St Albans Cathedral
The cathedral building was restored by Lord Grimthorpe in the 1880s. A suggestion that Romeland should be turned into a garden was made in 1926 but nothing was done for a number of years. By the mid-twentieth century the graveyard was very untidy and overgrown. In 1952 the fifth Earl of Verulam, James Brabazon Grimston paid for it to be made into a garden in memory of his parents. The garden was designed by Peter Youngman a landscape architect from Chelsea. Many memorials were cleared away or re-arranged and stones from the lowered boundary walls were re-used for pathways and paving in the garden. A large boulder from a Yorkshire stream was placed on the burial site of George Tankerfield and inscribed with the words “vota vita mea”. This translates as “my life’s dedication” the motto of the Brabazon family. In the 1990s proposals were developed by the district council in consultation with the local community for a refurbishment scheme that also encompassed the North Churchyard of the Cathedral and the Vintry Gardens (the walled gardens next to the cathedral). The aim was to restore gardens as they were laid out in the 1950s and the project was completed in 2005. After walking round the garden I walked through the Great Gateway to the back of the Cathedral and went inside to have a look around.
Inside St Albans Cathedral
It was nice and light inside and the education centre included a replica of the Wallingford Clock, an astronomical clock named after is creator and also posters detailing the history of the cathedral and the town. I learnt that the town was named after Alban the first Christian Martyr in Britain.
The Wallingford Clock inside St Albans Cathedral
As I was walking away from the cathedral I passed a couple and they stopped to tell me that the herons were nesting by the lake and they gave me directions to get there. I followed the path across a large grassy area that included some makeshift football pitches where boys were playing organised football for half term.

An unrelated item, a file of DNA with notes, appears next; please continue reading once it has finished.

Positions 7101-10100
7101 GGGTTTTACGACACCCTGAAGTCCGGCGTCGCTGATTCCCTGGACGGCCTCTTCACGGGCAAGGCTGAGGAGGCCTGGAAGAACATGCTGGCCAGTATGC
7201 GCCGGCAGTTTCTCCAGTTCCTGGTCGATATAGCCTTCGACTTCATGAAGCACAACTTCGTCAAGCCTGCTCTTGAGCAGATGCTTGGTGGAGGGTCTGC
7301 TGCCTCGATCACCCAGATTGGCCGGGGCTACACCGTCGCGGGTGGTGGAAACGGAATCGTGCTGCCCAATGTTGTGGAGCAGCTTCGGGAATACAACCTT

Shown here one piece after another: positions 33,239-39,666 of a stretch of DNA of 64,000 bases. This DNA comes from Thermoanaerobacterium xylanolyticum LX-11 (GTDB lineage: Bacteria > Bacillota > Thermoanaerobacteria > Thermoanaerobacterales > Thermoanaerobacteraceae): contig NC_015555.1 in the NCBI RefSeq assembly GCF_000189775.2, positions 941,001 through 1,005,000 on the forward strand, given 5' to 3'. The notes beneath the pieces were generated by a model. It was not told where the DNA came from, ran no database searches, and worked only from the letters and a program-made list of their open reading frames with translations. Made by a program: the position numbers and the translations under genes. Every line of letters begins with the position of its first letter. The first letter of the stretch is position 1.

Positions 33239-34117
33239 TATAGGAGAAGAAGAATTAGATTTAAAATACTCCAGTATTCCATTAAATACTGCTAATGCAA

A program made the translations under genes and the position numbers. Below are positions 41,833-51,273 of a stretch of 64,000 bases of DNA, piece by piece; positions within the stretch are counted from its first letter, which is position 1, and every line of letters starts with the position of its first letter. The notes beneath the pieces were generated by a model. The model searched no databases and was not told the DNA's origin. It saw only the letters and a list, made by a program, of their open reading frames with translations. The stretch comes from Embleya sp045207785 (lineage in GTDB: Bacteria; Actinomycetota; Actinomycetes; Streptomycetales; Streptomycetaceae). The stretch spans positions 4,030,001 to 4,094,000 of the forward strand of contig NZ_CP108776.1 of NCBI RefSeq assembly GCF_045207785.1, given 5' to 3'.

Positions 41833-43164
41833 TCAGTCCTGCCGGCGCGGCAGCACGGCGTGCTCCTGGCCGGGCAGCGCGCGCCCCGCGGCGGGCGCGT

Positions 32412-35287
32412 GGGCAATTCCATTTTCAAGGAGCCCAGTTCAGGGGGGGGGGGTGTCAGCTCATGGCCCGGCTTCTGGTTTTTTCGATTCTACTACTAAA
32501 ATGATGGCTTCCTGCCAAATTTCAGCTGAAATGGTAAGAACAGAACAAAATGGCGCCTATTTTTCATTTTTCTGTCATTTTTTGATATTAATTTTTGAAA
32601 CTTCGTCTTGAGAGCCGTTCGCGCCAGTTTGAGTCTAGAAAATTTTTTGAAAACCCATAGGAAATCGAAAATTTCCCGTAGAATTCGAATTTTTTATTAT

Football in St Albans
The path into the park took me past the Fighting Cocks public house, reputedly the oldest public house in England and a centre for cock fighting during the seventeenth and eighteenth centuries. I crossed the bridge over the River Ver and joined the path that circumvents the lake a feature of the Verulamium Park that covers part of the site of the original Roman city of Verulamium .
The cathedral behind Verulamium Park in St Albans
The lake was a hive of activity, apart from the herons who must have been on a lunch break but I could see the results of their labours high in the trees above me. As I strolled along I was entertained by moorhens diving for food, drakes preened on logs and swans either courting or fighting – it was difficult to tell which. I watched a coot building its nest under the close scrutiny of a gull that I suspected would rip it apart at the first opportunity but was currently being kept at bay by the coot’s mate. When a cormorant surfaced with a fish wriggling in its mouth a flurry of gulls circled around it trying to grab its catch.
Swans taking off  in Verulamium Park St Albans
A coot building its nest in Verulamium Park St Albans